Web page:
General Motors made "important progress" in wage negotiations with a new independent union representing several thousand workers at a GM plant in central Mexico, the auto giant told Reuters on Thursday.

Reuters reported earlier this week that the union, SINTTIA, said it initially proposed a 19.2% raise, which GM countered with an offer of 3.5%.

The pay negotiations are part of a high-profile test case for a new trade deal that seeks to close the vast gap between U.S. and Mexican wages. If SINTTIA lands a big raise for the workers in the central Mexican city of Silao, the victory could usher in similar demands at other companies, experts say.

"The meeting was productive, both parties showed the commitment we have for the workers of GM Silao," the company said in a statement to Reuters.

GM on Thursday did not address which wage proposals were under discussion. It said talks would continue on May 5 in an effort to reach a deal quickly.

Hector de la Cueva, an adviser to SINTTIA from worker rights advocacy group CILAS, said the company took a "less aggressive" position and that talks moved forward. He declined to discuss specific wage proposals.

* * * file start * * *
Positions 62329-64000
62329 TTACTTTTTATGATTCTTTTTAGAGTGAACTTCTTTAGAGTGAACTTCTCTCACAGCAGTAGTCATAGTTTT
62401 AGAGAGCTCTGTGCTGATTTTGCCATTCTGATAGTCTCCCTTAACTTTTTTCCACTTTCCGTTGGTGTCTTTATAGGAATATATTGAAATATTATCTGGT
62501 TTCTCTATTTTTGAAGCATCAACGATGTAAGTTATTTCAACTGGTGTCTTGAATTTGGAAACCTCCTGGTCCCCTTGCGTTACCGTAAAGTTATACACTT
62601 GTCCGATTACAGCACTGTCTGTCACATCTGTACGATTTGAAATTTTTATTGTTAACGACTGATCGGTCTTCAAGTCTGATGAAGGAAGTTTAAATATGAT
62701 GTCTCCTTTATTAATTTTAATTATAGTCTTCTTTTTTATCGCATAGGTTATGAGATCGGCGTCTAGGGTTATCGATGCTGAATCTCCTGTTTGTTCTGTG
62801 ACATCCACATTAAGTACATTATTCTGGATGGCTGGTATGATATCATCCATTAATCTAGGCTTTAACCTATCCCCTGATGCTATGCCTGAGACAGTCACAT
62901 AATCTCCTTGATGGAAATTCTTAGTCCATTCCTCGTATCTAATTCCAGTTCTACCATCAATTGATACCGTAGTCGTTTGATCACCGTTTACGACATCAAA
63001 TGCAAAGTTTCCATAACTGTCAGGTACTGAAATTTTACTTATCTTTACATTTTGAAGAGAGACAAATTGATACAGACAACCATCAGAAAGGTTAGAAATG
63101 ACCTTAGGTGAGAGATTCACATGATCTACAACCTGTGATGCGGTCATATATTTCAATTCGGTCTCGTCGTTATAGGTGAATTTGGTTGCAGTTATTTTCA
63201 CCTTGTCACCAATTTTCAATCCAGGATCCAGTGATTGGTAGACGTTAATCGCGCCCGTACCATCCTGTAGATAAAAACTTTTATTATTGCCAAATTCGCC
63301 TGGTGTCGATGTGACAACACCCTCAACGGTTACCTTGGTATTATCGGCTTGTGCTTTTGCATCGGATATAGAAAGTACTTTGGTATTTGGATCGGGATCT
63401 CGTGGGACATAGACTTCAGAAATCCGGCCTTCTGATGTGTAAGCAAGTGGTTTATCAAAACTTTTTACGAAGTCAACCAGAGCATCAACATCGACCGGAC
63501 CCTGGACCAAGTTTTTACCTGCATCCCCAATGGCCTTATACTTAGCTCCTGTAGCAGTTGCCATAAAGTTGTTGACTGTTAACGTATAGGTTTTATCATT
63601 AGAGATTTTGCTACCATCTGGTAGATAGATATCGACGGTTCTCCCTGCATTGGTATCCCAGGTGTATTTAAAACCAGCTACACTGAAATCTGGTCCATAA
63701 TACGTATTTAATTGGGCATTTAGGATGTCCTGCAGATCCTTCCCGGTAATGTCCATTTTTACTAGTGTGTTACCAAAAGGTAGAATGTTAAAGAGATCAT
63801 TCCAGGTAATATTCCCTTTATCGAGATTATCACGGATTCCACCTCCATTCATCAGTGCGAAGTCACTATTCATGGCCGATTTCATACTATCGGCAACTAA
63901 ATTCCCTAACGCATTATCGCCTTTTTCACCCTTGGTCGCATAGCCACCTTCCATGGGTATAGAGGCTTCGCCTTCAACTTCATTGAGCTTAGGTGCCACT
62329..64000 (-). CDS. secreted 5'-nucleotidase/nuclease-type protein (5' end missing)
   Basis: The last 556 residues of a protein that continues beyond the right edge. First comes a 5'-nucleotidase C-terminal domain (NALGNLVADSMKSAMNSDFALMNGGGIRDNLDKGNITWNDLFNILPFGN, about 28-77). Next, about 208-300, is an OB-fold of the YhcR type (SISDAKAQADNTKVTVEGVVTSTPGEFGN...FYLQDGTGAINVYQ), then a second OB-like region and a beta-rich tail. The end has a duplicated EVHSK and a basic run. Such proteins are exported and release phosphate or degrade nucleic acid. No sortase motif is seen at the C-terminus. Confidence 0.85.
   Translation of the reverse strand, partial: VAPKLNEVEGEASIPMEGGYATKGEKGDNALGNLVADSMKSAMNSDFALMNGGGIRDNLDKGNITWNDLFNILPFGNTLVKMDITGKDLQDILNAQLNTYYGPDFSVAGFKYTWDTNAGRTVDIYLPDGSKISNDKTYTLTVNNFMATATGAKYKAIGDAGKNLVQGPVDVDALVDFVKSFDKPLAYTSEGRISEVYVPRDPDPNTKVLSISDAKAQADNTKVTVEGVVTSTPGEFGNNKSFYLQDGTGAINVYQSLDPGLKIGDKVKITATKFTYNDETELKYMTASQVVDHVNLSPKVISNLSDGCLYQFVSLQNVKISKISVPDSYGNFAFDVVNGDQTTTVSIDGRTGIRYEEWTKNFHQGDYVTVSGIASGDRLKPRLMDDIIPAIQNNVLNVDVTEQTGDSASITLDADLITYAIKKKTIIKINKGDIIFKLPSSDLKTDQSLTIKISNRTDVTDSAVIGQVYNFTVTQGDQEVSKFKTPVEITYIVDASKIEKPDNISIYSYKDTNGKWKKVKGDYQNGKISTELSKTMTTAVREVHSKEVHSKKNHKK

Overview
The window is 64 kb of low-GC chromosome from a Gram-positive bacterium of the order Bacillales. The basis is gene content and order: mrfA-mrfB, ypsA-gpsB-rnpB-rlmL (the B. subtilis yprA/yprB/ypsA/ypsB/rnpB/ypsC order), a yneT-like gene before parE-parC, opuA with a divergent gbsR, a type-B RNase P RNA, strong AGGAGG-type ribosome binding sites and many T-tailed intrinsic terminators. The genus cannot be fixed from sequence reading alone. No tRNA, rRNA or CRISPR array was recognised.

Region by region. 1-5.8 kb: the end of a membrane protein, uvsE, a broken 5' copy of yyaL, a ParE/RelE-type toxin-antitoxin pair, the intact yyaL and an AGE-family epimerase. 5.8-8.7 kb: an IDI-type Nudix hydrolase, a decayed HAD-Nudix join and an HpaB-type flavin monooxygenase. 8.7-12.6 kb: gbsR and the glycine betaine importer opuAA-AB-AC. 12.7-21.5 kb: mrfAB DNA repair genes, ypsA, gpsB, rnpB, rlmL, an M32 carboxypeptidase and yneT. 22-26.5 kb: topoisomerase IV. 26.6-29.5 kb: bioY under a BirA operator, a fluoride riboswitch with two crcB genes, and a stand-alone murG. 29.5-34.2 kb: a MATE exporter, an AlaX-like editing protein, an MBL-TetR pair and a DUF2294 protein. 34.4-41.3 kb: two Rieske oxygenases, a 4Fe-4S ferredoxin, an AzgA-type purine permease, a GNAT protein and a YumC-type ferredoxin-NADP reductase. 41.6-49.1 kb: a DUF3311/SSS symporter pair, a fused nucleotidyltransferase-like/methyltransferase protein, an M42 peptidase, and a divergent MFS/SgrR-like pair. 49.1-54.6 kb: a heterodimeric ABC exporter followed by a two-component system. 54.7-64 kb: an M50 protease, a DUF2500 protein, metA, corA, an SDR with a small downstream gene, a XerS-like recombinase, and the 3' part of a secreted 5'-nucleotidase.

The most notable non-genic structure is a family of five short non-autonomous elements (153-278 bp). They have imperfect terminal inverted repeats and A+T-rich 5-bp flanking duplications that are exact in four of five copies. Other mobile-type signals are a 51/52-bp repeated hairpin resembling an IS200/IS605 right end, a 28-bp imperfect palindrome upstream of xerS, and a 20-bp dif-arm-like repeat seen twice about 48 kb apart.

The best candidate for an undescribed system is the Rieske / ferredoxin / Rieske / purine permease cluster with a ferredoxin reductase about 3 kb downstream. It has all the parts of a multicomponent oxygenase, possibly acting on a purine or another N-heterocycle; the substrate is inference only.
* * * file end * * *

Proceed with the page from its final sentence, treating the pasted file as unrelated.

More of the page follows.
SINTTIA and the U.S. automaker began talks last month after workers ousted their powerful long-time union and elected an independent group led by fellow workers, one of the first such elections under the new trade deal, the United States-Mexico-Canada Agreement (USMCA).

The provisions in the 2020 deal that replaced NAFTA were meant to help Mexican workers elect unions they feel will best fight for their interests, breaking the grip of business-friendly groups that operated behind workers' backs for years as cheap labor lured companies to Mexico.

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Workers sit outside the General Motors plant as its employees are to vote on whether to reject or keep the collective bargaining agreement, marking the first major test of labor rules under the United States-Mexico-Canada Agreement (USMCA), in Silao, Mexico August 17, 2021. Photo: Reuters / SERGIO MALDONADO